If you get a chance, US Genl “Vinegar” Joe Stillwell’s diaries from his time with the British and Chinese in Asia during WWII are priceless and hilarious (albeit dark) reading. Stillwell didn’t pull his punches and found both Chinese nationalists and British imperialists infuriating to deal with. I believe Barbara Tuchmann wrote a volume about Stillwell with the warlords in the 20s, but I’ve only read a short excerpt.

          Thanks for the recommendation of Bradley. I think the lesson you draw is extremely apt — when you lack local knowledge, you are even more at local mercies. Some of the newer work on colonial encounters emphasizes this aspect (Kathleen Du Val’s _The Native Ground_ is an excellent treatment of Franco-Native relations along the Arkansas River, e.g., and truly fascinating). Thanks again — my reading list is getting long, but that’s not so bad a thing! ;)

          1. AbateMagicThinking but Not money

            Swamp Yankee…

            It seems that you are up on guts of ‘The China Mirage’. I wonder how widely the China Lobby is known in the U.S. today.

            From what I read about Vinegar Joe, he did not want the gig in WW2. I imagine he’d already seen enough of the Chinese nationalist methods prior to Pearl Harbor. Unfortunately for him he had the language skills necessary, but not the temperament for the unenviable task he was given.

            Thanks for the reading tips. Like you, I have a lot of reading on the go. but I generally look at what is available in my local library. I’m just starting a book about Sicily by John Julius Norwich, because it covers the Norman invasion which was prior to their conquest of England in 1066. Brisbane public libraries are amazing!

            You mentioned Franco-Native relations; as I understand it, back then most inhabitants of France did not speak french, so I wonder how that played out.

            Try Spike Milligan’s ‘Adolf Hitler: My Part In His Downfall’ and his other war memoirs.

            ps Don’t let the bastards grind you down.

            1. Swamp Yankee

              AMT but N m,

              You say it well! Also a huge fan of my local public library here in southeastern Massachusetts. Will add Milligan as well, have seen it referenced widely. And yes, it would have been _tres_dificile_ for Provencals and Bretons to intelligibly converse in 1680! And man, those Normans were everywhere!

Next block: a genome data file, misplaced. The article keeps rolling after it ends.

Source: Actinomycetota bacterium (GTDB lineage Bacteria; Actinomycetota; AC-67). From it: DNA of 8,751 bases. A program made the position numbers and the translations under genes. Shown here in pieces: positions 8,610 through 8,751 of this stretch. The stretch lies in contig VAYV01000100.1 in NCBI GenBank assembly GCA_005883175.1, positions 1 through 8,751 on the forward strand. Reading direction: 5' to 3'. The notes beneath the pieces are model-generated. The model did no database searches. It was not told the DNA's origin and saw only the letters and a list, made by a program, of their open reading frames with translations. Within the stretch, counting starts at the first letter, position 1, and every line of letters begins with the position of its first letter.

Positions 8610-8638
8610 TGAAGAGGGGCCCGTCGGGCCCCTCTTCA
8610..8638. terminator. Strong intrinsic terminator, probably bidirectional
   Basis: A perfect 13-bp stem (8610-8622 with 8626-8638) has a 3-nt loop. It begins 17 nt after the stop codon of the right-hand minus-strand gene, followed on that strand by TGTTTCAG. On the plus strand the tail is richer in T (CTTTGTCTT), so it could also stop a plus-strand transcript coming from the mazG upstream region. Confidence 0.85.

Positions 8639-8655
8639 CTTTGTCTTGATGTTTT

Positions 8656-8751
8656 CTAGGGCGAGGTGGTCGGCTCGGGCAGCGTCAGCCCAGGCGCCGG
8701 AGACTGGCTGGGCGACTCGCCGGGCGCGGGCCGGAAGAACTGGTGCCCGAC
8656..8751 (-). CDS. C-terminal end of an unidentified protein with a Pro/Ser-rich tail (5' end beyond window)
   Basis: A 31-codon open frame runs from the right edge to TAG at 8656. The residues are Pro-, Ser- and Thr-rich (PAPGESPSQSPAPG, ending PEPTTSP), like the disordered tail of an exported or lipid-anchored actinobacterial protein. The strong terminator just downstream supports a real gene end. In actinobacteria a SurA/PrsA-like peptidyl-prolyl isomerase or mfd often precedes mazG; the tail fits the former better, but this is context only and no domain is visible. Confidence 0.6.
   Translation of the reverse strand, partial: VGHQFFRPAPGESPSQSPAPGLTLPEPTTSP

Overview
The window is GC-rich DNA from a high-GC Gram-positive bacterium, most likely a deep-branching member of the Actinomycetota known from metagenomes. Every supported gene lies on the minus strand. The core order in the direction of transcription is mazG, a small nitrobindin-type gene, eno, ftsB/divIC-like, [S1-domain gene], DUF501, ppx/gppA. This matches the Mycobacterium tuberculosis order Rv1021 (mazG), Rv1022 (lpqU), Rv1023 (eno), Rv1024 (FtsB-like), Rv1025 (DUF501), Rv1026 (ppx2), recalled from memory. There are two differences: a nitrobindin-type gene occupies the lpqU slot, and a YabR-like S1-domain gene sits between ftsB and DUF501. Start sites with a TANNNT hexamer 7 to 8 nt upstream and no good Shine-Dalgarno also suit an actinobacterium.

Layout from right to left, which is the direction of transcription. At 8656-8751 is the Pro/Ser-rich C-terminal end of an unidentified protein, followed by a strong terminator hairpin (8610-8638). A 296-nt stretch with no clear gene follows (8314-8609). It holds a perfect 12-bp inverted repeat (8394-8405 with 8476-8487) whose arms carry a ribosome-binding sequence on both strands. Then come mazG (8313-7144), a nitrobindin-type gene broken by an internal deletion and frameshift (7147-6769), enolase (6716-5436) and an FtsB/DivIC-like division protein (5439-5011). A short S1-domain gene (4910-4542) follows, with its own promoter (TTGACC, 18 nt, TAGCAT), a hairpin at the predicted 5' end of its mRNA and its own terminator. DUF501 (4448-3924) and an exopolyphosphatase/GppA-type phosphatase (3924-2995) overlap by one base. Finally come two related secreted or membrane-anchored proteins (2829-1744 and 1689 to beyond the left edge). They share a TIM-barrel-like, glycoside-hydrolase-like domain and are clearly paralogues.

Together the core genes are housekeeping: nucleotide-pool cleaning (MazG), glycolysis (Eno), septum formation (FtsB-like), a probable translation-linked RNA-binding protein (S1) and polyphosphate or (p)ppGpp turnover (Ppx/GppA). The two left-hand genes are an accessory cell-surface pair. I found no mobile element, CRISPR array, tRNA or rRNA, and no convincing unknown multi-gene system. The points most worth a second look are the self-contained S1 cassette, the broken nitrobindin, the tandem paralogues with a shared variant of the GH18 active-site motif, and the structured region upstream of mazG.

p.s. Nor you, my friend! Keep up the good work in Brisbane!

      3. aletheia33

        swamp yankee,
        thanks for these pointers to albion’s seed and the influence of section, which i will now find. i stumbled across an article in smithsonian a few years ago with a map showing the distribution of several different original groups (by type/origin) as they moved west from their original landing/settling regions on the east coast, and how stable these regions still are in populations descended from these original settlers, still determining of culture and outlook today. since then i’ve longed for more to read on this phenomenon and you’ve provided it. it’s especially difficult for the layperson to evaluate the work of historians of decades ago–what are the “keepers.” please continue to share this kind of info here!

        1. Swamp Yankee

          aletheia33,

          Thanks so much! Glad to be of service! I think one of the problems we have today is the locking of history in the cage of academia. Explaining historical thinking, the development of historical interpretations to the public in intelligible and direct language (as opposed to self-referential and regarding jargon) has become actively sneered at by the “profession” side of history. A major mistake in my view, morally and politically. Will definitely leave some more “keepers” here in comments as the days go on.

          Quick e.g.: just off the top of my head, not riveting per se but very valuable — I remember enjoying Susan Gray’s _The Yankee West_, about the 19th c. development of Michigan. Indeed, Michigan was called “The Third New England” (after upstate/western New York) c. 1900. Mass migration by southerners, white and black, was not a factor before the development of the auto industry. Maybe it struck me personally, b/c I’m from Massachusetts but went to grad school in Michigan and made those long drives from the sea to the Lakes many times, through all those towns with statues of Union soldiers on their common…. It was those drives (I-86 is lovely) that made me give credence to Chris Arnade on twitter — he was sharing images of towns and places I knew personally that _no one_ in the national overclass was even aware existed, it seemed. But I digress!